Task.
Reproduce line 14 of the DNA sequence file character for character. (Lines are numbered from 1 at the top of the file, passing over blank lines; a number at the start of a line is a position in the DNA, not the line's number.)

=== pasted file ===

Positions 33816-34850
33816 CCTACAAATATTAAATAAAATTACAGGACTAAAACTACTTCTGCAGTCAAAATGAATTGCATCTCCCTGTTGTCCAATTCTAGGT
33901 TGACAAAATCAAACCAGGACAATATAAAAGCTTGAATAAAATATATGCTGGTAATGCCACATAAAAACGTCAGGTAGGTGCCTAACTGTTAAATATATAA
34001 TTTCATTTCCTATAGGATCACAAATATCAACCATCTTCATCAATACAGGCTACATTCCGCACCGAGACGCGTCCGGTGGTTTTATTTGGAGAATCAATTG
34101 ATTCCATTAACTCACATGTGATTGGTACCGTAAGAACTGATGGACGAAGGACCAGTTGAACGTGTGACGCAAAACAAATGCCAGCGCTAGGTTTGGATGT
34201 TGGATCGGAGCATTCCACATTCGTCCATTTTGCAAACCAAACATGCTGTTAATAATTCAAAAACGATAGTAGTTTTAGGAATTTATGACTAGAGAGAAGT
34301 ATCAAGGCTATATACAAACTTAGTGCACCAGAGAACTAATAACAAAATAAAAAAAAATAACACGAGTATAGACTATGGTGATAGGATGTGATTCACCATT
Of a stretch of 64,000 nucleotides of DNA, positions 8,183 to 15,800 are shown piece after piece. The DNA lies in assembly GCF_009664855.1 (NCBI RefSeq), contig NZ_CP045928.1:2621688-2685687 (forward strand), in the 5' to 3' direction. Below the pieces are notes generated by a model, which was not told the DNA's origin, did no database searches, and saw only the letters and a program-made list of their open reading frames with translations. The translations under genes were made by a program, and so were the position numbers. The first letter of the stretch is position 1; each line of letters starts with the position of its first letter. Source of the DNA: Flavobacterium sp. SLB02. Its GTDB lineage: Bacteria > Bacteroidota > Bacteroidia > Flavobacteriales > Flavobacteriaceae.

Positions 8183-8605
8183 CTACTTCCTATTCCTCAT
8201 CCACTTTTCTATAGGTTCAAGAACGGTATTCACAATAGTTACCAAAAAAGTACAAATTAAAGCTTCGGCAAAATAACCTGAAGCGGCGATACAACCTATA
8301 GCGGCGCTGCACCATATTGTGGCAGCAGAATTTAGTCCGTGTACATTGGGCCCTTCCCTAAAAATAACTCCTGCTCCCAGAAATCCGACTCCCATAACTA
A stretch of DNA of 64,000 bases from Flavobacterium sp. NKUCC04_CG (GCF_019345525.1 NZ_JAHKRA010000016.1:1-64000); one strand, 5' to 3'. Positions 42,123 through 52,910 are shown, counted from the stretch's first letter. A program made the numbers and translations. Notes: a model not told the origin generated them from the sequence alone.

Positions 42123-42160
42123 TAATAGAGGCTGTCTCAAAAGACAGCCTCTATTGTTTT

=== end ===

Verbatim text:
Positions 42123-42160